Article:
Communities department permanent secretary speaks at Savills housing conference
The most senior civil servant in the communities department has admitted homes built under the government’s flagship “starter homes” programme will be hard for many people in London to afford, despite being classified as “affordable housing”.
The government is committed to building 200,000 “starter homes” during the current parliament, which will be offered to buyers at a 20% discount on the market rate, which in London would still give them an average price of £376,000.
Speaking at the annual Savills housing conference this week, DCLG permanent secretary Melanie Dawes said she understood that “particularly in London” even homes offered under the starter homes discount “were potentially still hard for people to afford.”
Prime minister David Cameron announced last month that starter homes will be classified as affordable housing, meaning developers will be able to meet affordable housing commitments by building them.
However, Dawes responded to criticism from the audience that the government’s focus on boosting home ownership was potentially cutting out people who are never likely to be in a position to buy, by saying the government recognised that a range of tenures were needed across the market. “Affordable rented homes are not by any means disappearing, they remain a very important part of the market,” she said.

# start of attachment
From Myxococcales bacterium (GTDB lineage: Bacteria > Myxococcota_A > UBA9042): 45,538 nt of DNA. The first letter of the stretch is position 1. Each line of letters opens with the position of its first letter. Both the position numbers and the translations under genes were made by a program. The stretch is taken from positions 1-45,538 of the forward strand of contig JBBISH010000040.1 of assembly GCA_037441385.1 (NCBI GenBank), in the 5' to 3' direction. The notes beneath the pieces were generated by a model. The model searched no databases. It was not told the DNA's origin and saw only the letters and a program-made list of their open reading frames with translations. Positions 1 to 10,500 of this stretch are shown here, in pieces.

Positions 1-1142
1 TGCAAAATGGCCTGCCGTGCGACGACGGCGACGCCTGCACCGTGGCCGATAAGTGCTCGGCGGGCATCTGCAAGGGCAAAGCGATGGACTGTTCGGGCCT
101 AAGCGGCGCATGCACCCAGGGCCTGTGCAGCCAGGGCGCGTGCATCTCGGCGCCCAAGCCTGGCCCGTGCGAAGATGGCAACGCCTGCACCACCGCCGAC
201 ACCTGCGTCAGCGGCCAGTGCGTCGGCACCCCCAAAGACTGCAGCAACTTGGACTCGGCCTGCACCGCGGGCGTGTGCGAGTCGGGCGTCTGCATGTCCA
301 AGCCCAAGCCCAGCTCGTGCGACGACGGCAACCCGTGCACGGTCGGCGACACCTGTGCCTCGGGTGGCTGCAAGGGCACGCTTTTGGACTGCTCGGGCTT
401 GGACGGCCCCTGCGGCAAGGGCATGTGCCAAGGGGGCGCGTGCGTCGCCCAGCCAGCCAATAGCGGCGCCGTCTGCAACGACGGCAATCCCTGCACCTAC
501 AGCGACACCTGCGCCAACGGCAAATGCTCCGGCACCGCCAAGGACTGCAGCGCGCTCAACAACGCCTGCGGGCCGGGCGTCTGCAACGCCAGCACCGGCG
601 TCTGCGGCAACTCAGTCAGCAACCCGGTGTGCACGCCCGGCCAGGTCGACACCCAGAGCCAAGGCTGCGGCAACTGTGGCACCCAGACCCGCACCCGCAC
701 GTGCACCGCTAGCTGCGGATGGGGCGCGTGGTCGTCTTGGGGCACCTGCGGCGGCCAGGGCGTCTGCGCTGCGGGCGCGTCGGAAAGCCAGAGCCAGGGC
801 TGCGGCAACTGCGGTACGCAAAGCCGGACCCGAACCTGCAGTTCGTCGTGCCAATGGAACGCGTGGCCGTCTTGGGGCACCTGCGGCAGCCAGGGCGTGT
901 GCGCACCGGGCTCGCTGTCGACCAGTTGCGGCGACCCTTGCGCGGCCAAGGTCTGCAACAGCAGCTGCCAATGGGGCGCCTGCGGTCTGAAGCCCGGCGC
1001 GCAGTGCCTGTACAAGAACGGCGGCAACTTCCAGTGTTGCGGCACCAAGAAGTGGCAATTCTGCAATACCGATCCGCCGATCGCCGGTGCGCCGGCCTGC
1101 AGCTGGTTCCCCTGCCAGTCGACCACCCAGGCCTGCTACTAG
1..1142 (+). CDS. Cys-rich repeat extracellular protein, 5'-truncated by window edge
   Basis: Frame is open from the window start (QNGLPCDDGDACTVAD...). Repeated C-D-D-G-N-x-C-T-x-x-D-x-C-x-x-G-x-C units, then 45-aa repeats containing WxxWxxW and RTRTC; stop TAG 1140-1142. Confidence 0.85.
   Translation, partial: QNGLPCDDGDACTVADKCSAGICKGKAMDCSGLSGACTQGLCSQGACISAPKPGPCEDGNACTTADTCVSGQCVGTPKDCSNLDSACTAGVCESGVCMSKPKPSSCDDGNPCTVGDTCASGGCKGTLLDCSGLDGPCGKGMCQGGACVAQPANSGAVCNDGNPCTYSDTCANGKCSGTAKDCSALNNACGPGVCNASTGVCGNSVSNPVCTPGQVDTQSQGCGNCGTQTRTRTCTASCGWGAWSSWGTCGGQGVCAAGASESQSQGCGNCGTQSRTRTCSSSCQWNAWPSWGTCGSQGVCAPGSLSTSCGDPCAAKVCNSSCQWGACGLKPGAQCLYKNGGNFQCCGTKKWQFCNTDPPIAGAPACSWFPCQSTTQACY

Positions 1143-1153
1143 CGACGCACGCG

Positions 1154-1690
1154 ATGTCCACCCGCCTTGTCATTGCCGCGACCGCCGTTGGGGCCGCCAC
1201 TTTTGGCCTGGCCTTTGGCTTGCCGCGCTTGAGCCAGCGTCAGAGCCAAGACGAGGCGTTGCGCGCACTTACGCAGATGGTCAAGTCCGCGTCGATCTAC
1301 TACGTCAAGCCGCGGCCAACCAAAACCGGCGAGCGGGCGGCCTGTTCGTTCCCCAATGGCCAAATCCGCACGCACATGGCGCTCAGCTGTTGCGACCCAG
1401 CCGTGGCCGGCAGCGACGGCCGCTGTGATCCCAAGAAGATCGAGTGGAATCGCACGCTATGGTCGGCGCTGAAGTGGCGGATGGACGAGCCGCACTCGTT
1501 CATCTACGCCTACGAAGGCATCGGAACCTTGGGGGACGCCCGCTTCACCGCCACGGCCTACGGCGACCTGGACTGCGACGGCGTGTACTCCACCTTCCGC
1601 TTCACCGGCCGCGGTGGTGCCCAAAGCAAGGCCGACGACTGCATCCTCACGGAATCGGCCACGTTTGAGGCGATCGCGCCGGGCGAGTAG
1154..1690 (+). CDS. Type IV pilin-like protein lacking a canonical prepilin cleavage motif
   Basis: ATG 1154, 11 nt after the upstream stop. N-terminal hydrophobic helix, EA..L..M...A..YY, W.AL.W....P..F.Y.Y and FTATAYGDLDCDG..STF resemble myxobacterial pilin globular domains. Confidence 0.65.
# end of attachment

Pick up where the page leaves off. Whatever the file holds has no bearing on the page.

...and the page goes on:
Former communities department permanent secretary, Lord Kerslake, last month labelled the government’s description of starter homes as affordable “Orwellian.” He said: “With the best will in the world, there may be more access to home ownership for particular income groups, but they are not in any sense affordable.”
Speaking at the same conference this week, Savills’ director of residential research, Lucian Cook, said the government would struggle to reverse the trend of declining home ownership in the UK since the credit crunch. “It’s a very very big battleship and it will be very slow to turn,” he said.